National Parks in Ontario


For spectacular scenery unique in the world A visit to an Ontario National Park is a must


National Parks in Ontario are located in area’s designated as a natural area of Canadian significance that will be protected by law. Canada’s National Parks are located in every province and territory and are among the world’s jewels of natural environments with most National Parks contain stunning scenery in remote wilderness settings.

Ontario is lucky to be blessed with 7 of the 42 National Parks or National Park Reserves designated by Parks Canada. This includes the 2 special National Marine Conservation Areas located in the province.


The 7 protected areas in Ontario are:

  • Bruce Peninsula National Park
  • Fathom Five National Marine Park
  • Georgian Islands National Park
  • Point Pelee National Park
  • Pukaskwa National Park
  • Thousand Islands National Park
  • Lake Superior National Marine Conservation Area

National Parks in Ontario

Each National Park in Ontario will be reviewed in depth on this website as they are located in areas of such significant beauty and importance that a trip to 1 or more may be on your itinerary. Local day-trippers will also get all the information they need to plan a short excursion. For more information see the following:

Bruce Peninsula National Park

Located on the northern tip of the Bruce Peninsula between Georgian Bay and Lake Huron. Encompassing an area of 155 sq. km. it is at the end of the Niagara Escarpment and has limestone cliffs, caves, underground streams, ancient forests and rare orchids.

Fathom Five National Marine Park

Located just off the northern tip of the Bruce Peninsula it encompasses 130 sq. km and is the oldest national marine park in Canada. Consisting of 20 islands containing rare ferns and orchids and some of the oldest forests in eastern Canada. There are also 21 historic shipwrecks protected in the area.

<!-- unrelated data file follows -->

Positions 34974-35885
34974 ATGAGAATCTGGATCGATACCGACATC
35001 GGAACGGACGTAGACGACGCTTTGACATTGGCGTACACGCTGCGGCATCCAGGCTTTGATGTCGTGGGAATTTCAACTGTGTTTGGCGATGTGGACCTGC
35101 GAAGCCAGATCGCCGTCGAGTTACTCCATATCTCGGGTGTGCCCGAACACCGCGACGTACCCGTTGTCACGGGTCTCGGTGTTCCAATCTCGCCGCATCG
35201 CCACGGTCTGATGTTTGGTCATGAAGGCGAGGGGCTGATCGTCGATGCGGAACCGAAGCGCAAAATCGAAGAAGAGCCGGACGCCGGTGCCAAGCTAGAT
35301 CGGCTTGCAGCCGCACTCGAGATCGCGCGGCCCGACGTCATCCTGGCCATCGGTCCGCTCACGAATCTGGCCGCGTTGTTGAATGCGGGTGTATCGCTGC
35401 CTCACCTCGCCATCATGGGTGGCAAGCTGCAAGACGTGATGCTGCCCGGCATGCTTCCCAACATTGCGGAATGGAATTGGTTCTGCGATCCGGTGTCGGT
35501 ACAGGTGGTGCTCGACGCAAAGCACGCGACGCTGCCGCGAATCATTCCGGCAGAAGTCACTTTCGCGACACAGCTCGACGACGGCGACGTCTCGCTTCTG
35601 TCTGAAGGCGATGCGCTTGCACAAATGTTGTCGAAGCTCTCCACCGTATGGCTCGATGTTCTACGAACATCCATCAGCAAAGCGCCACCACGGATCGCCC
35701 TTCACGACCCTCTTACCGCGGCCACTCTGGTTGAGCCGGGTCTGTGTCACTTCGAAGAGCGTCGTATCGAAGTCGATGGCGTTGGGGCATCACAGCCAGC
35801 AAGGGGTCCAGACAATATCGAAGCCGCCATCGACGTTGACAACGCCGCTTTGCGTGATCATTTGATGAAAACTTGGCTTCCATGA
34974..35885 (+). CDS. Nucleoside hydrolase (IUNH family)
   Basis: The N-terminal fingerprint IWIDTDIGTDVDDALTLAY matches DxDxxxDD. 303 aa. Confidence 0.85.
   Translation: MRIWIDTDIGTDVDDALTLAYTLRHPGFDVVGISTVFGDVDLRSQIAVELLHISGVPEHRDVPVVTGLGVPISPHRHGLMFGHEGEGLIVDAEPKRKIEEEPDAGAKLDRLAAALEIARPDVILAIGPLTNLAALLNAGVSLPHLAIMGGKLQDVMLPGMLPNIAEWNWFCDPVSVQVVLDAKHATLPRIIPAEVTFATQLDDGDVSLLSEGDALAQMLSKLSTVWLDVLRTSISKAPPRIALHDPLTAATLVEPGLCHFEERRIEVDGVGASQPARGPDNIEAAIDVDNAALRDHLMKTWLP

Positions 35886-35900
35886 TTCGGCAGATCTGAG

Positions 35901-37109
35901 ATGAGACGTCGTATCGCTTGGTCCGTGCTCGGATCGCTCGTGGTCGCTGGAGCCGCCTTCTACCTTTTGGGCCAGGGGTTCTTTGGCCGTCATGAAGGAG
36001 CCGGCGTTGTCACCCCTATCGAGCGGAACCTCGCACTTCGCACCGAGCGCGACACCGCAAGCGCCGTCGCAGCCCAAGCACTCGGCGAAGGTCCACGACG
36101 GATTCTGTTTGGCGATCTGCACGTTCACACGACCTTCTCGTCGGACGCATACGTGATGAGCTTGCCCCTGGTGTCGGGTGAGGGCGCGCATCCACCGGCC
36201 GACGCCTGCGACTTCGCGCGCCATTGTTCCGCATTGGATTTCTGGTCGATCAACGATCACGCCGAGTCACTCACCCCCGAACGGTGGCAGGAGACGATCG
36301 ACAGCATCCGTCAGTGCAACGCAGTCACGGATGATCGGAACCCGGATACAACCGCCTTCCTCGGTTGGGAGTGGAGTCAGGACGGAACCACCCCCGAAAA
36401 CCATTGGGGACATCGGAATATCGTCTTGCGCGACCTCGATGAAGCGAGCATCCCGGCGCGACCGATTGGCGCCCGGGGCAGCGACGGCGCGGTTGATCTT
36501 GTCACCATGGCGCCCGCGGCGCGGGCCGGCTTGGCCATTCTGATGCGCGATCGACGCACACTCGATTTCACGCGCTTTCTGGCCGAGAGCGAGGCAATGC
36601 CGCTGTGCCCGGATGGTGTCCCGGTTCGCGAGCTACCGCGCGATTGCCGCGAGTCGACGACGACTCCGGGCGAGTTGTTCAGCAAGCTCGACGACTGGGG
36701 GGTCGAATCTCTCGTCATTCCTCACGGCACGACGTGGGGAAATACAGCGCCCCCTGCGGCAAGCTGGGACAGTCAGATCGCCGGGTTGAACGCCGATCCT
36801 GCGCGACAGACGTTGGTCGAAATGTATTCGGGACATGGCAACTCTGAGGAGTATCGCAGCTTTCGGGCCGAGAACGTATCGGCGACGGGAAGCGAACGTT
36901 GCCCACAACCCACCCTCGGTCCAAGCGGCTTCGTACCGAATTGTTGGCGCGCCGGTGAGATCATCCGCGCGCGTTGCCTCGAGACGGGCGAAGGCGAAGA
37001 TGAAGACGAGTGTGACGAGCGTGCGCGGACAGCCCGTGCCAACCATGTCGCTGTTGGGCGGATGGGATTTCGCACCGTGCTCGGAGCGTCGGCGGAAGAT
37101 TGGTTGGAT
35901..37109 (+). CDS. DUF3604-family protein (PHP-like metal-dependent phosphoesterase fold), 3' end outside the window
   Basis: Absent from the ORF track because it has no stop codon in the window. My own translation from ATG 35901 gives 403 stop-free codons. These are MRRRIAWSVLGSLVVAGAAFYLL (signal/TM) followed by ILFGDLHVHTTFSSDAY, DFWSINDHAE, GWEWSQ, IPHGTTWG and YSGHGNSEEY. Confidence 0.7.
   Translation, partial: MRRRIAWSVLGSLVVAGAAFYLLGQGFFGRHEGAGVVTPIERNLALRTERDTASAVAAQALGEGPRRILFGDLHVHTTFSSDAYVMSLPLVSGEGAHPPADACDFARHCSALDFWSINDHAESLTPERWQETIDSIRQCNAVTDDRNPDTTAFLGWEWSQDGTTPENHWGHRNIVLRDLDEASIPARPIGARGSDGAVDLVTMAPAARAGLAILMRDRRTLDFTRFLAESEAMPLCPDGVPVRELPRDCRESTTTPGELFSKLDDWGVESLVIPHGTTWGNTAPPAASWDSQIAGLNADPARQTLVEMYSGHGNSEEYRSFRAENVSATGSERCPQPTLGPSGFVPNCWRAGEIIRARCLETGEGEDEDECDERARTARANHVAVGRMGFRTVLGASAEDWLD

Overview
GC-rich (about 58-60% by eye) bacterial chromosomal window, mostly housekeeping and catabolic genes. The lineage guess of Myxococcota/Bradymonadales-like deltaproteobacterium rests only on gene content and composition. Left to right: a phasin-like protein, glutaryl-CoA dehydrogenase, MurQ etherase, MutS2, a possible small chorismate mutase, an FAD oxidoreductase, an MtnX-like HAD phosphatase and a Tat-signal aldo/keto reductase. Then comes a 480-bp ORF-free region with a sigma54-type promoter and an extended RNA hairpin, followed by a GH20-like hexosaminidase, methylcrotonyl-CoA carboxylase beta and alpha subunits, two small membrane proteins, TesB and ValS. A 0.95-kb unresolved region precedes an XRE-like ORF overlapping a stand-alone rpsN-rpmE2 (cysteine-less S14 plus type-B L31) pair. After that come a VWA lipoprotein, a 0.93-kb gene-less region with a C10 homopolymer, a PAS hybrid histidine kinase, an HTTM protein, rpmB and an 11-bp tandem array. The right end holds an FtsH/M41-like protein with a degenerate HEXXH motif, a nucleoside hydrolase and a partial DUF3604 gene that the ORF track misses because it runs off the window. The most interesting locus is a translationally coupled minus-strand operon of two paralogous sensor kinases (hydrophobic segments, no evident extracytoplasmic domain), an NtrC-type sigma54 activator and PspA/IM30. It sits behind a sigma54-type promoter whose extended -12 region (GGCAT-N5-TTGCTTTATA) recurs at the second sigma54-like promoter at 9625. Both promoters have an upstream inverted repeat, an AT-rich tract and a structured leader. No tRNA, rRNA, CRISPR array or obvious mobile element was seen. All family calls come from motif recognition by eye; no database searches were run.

Georgian Bay Islands National Park

63 islands comprising 13.5 sq. km situated off the southeast shore of Georgian Bay. It is a protected habitat for rare species including the Massassauga rattlesnake that lives on Beausoleil Island and is the only venomous snake in eastern Canada. The park has greatest variety of reptiles and amphibians in Canada.

Point Pelee National Park

Situated on the southernmost tip of Canada’s mainland (on the same latitude as Rome, Italy). It contains over 300 species of birds. A lengthy boardwalk gives access to marshlands with reptiles and amphibians.

Pukaskwa National Park

Ontario’s only wilderness park it is located on Lake Superior and is huge as it encompasses 1888 sq. km. Its boreal forests are home to moose, black bear, woodland caribou and wolves. Within its borders it contains spectacular vistas of Lake Superior.

Thousand Islands National Park

Formerly known as St. Lawerence Islands National Park, at only 24.4 sq km. it is one of Canada’s smallest national park’s. It consists of all or part of 21 granite islands scattered from Kingston to Brockville in Eastern Ontario.

Lake Superior National Marine Conservation Area

While not a National Park in the tradional sense it still is nonetheless considered one. It stretches 140 kilometeres (87 miles) east of Thunder Bay to Terrace Bay and encompasses a lakebed area of 10,000 sq. kilometeres and 60 sq. kilometeres of islands and shoreline. It is the largest freshwater marine protected area in the world.